According to an ABC News report, relatively stable women suffering from depression may want to consider going off their antidepressants for the first trimester of a pregnancy, although they should keep in mind that it will take four-to-six weeks for the drug effect to wear off and that the medications should be resumed at the first sign of a relapse.
The report also makes it clear that going off antidepressants comes with its own set of risks. Patients should not change their medications without checking with their doctors.
According to the report, the American Psychiatric Association in collaboration with American College of Obstetricians and Gynecologists has recommended that women with major depression who are pregnant or planning to get pregnant can start or continue with antidepressant drugs, while women who choose to stop taking the drugs should consider psychotherapy.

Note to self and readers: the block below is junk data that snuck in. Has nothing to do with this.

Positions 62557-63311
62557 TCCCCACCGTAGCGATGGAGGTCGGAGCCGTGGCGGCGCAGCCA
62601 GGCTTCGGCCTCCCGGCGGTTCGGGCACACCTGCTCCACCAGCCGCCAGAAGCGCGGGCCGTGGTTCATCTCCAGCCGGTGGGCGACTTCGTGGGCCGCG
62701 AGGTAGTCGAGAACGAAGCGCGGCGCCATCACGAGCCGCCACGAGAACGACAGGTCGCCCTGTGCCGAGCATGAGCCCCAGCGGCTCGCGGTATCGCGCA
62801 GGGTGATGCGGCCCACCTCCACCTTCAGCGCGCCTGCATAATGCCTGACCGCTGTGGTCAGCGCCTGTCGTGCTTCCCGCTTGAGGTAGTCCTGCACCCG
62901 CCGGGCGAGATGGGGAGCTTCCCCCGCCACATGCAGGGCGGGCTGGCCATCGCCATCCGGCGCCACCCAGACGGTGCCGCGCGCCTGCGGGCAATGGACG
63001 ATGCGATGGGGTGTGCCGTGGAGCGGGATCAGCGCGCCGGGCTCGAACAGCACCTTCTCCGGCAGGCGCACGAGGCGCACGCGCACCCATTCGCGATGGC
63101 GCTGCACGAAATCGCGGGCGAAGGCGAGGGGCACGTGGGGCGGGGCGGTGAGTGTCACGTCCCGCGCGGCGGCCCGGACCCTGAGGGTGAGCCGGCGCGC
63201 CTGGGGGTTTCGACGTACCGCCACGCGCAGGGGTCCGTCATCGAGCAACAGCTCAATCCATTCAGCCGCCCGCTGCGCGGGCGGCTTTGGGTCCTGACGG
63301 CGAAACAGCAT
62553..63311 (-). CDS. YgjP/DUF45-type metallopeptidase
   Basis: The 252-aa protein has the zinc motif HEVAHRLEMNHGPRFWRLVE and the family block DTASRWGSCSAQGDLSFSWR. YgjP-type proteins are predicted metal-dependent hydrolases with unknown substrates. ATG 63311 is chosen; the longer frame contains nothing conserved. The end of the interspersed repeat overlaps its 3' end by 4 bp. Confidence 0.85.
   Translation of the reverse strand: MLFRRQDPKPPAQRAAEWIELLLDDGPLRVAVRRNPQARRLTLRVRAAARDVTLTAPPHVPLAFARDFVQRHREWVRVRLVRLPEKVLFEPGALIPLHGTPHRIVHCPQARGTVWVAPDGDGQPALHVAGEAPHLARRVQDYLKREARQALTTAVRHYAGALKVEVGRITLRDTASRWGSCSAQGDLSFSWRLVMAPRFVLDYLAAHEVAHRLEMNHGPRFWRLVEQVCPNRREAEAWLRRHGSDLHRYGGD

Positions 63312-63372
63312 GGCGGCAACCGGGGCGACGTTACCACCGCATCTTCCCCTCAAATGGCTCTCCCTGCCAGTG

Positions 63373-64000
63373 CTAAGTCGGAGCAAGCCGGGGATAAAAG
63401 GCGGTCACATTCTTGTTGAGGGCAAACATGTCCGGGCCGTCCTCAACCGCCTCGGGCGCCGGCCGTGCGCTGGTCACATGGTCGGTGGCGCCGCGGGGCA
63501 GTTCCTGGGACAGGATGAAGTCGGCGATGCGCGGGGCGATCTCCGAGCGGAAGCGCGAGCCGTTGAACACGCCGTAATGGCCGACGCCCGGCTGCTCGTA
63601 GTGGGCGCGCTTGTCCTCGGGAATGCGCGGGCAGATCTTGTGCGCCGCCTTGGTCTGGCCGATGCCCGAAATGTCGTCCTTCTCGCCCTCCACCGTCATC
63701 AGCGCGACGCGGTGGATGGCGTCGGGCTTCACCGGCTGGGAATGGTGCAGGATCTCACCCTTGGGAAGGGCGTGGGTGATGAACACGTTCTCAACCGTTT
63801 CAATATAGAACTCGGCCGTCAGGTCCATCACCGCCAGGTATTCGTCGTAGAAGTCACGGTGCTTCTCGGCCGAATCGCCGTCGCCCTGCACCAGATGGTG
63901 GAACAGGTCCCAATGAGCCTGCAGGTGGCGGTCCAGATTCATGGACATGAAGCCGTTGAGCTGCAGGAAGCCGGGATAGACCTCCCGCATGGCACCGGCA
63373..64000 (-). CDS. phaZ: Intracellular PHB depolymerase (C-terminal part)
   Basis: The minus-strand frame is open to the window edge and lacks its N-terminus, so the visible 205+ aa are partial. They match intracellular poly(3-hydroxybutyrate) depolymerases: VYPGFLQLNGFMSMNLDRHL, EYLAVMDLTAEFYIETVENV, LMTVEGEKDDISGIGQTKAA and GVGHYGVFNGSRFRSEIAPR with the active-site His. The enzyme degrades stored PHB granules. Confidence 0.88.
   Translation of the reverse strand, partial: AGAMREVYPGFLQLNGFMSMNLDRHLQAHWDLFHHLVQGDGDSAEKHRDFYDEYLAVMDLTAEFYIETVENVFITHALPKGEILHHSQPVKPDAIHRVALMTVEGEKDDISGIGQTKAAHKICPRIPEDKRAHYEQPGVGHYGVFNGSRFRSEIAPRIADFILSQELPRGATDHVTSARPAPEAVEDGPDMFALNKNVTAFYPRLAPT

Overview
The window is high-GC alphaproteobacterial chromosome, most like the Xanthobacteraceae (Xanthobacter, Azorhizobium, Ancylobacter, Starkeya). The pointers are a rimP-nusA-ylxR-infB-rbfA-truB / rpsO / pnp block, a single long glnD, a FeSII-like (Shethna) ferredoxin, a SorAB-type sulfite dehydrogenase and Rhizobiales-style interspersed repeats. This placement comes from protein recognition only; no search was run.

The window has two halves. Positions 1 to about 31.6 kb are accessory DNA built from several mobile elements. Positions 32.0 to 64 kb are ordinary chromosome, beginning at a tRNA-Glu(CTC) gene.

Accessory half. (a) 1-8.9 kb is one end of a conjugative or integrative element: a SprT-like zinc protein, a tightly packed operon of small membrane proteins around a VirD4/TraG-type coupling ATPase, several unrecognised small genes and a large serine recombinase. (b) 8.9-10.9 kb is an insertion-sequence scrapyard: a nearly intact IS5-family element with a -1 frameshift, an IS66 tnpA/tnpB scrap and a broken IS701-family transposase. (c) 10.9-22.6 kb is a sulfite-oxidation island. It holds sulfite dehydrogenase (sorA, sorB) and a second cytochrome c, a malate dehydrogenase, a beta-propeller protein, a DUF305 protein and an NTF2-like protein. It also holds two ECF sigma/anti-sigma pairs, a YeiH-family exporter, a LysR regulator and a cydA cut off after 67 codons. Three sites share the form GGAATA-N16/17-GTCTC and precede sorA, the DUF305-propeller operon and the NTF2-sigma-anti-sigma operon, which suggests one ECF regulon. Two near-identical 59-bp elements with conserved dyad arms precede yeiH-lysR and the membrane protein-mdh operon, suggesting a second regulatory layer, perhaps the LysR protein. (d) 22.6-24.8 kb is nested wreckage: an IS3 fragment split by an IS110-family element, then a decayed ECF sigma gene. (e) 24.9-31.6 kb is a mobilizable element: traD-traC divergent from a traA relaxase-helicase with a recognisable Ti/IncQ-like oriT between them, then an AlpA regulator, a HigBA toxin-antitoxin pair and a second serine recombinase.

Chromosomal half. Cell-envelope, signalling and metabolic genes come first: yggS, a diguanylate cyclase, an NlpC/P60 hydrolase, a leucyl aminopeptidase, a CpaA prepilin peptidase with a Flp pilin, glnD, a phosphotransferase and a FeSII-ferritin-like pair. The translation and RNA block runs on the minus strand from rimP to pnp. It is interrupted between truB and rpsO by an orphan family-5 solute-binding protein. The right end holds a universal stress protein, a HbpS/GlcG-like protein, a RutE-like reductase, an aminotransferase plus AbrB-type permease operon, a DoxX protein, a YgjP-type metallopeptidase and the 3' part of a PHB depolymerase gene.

The report concerns a study from Denmark suggesting that women who take certain types of antidepressants known as selective serotonin reuptake inhibitors during the first three months of pregnancy have a higher risk of giving birth to children with a birth defect. Those antidepressants include sertraline, which goes by the trade names Zoloft and Lustral.
According to the study, published in the British Medical Journal, women who took more than one SSRI early in their pregnancy had a fourfold higher risk of having babies with septal heart defects – or malformations in the wall separating the right side of the heart from the left.
See the study here: